Bioethics Blog Posts Tagged power

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Calling Hollywood: have we got a script for you!

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Source: BioEdge.org.

Source: BioEdge.org.

Liz Van Note acquitted   

Amongst the exiguous collateral benefits of the legalisation of assisted suicide and euthanasia are scripts for B-grade Hollywood films and TV dramas. On cable TV in Canada and the US “Mary Kills People” is currently being screened. This being is billed as “a provocative six-episode dark comedic drama series” about an ER doctor who illegally moonlights as an “angel of death” for the terminally ill.

But the best plots come from real life. This one from Missouri shows how family quarrels, criminal weaknesses and money intersect in advance directives.

Susan “Liz” Van Note has been found innocent of the murders of her father, William Van Note, and his partner, Sharon Dickson in 2010. They were shot and stabbed to death at their home. Ms Dickson died at the scene; Mr Van Note was unconscious and taken to hospital. Liz Van Note was described in the media as a lawyer specialising in end-of-life issues. She was also the executor of her father’s estate. At the hospital she produced a durable power of attorney which in which he had declared that life support should be turned off after four days. She insisted, the doctors complied and he died.

At the trial it emerged that Mr Van Note’s estate was worth about US$8 million and that he had left the bulk of it to Ms Dickson, to the consternation of his daughter, who was in serious financial difficulties. The defence attorney pinned the the murder on a mysterious man who was unable to repay a debt of $600,000 to Mr Van Note.

This article was originally published on BioEdge.org under a Creative Commons License. If you enjoyed this article, visit BioEdge.org for more.


The views, opinions and positions expressed by these authors / blogs are theirs and do not necessarily represent that of the Bioethics Research Library and Kennedy Institute of Ethics or Georgetown University.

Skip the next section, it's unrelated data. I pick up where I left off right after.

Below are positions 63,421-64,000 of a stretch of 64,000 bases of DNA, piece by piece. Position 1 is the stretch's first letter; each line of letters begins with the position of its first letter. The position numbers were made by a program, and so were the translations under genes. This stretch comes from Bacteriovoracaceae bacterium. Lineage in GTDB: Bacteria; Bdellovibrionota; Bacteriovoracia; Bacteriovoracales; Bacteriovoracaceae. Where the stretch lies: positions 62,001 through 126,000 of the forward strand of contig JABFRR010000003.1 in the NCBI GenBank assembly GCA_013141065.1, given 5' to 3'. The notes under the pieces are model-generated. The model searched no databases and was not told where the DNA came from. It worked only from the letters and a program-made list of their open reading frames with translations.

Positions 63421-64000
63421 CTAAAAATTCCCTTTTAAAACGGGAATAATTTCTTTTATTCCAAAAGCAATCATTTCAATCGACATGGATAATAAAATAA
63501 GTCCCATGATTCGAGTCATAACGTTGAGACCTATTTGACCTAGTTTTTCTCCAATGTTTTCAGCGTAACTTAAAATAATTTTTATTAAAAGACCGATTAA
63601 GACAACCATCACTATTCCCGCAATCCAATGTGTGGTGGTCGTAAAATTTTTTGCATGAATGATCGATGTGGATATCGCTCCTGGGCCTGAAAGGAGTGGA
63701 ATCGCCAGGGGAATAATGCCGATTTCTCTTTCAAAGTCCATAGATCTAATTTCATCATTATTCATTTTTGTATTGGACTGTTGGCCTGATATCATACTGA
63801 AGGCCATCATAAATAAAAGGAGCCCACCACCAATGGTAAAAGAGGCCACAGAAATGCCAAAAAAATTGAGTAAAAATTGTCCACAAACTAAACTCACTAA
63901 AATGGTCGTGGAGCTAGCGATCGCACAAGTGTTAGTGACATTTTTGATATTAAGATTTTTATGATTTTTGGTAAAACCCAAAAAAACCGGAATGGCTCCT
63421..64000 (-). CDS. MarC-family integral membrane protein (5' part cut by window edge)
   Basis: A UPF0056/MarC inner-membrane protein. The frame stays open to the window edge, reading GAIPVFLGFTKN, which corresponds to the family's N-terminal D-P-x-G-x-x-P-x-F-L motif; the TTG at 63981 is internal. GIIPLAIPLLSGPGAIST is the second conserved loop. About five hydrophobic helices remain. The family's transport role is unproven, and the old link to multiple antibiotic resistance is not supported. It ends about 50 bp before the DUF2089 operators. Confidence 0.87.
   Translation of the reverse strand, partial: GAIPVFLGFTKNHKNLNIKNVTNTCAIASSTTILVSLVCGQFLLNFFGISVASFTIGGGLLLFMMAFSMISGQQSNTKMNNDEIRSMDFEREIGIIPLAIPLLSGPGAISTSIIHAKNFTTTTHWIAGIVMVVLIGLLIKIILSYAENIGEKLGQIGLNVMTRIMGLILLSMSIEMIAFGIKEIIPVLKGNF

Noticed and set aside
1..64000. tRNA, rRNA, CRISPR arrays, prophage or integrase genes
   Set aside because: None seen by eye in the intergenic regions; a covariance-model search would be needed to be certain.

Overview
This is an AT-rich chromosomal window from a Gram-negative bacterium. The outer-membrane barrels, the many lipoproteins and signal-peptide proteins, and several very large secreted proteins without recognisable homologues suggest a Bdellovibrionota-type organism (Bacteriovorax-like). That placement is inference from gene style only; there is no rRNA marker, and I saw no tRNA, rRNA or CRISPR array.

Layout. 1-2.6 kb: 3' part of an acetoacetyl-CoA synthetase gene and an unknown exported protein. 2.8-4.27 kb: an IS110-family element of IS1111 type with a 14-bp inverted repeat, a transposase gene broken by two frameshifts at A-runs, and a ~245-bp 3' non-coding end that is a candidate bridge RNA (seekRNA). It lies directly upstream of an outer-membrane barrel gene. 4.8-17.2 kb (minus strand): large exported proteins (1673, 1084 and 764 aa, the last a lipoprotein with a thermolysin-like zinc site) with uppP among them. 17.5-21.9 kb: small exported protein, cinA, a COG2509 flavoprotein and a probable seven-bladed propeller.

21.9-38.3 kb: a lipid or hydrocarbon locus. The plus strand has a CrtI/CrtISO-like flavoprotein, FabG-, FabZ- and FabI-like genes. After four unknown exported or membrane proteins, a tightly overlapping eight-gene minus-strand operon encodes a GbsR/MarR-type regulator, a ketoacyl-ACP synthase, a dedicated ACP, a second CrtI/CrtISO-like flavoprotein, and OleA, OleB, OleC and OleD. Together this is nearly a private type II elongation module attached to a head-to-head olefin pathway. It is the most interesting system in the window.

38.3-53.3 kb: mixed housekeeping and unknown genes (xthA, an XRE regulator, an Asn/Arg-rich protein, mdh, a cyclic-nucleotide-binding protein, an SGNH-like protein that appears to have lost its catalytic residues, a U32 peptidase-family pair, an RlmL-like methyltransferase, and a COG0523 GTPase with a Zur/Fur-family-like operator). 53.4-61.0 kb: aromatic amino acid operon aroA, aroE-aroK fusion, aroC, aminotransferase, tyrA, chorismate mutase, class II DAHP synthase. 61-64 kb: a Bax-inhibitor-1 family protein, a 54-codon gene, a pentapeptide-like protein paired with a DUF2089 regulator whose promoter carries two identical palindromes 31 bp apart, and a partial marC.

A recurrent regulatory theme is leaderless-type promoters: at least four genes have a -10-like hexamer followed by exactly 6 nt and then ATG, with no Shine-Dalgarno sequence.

House committee votes against DC assisted suicide law

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Source: BioEdge.org.

Source: BioEdge.org.

Washington DC’s assisted suicide law hit a major roadblock this week, with a House of Representatives Oversight Committee voting to overturn the legislation.

The committee voted 22-14 against the law after hearing arguments from over a dozen lawmakers.

“I worry that assisted suicide will create a marketplace for death,” said Jason Chaffetz, a Utah Republican who heads the Oversight Committee. “I think it’s fundamentally wrong.”

The US Constitution gives Congress the power to overturn laws in the 68-square-mile (177-square-km) district. The committee decision, however, requires passage by both the House and Senate and signature by the president.

Washington DC council members were indignant at the decision, which they see as an unacceptable trespass of Congress into local governance: “I urge Chairman Chaffetz to allow DC officials to govern DC — and focus on the more pressing issues facing our country”, Mayor Muriel Bowser said in a statement Monday.

The DC assisted suicide law comes into effect today, but it will take District agencies several months to set up the required process before terminally ill residents can try to obtain life-ending drugs, and the city has to identify funds for that project.

This article is published by Xavier Symons and BioEdge under a Creative Commons licence. You may republish it or translate it free of charge with attribution for non-commercial purposes following these guidelines. If you teach at a university we ask that your department make a donation. Commercial media must contact us for permission and fees. Some articles on this site are published under different terms.

This article was originally published on BioEdge.org under a Creative Commons License. If you enjoyed this article, visit BioEdge.org for more.


The views, opinions and positions expressed by these authors / blogs are theirs and do not necessarily represent that of the Bioethics Research Library and Kennedy Institute of Ethics or Georgetown University.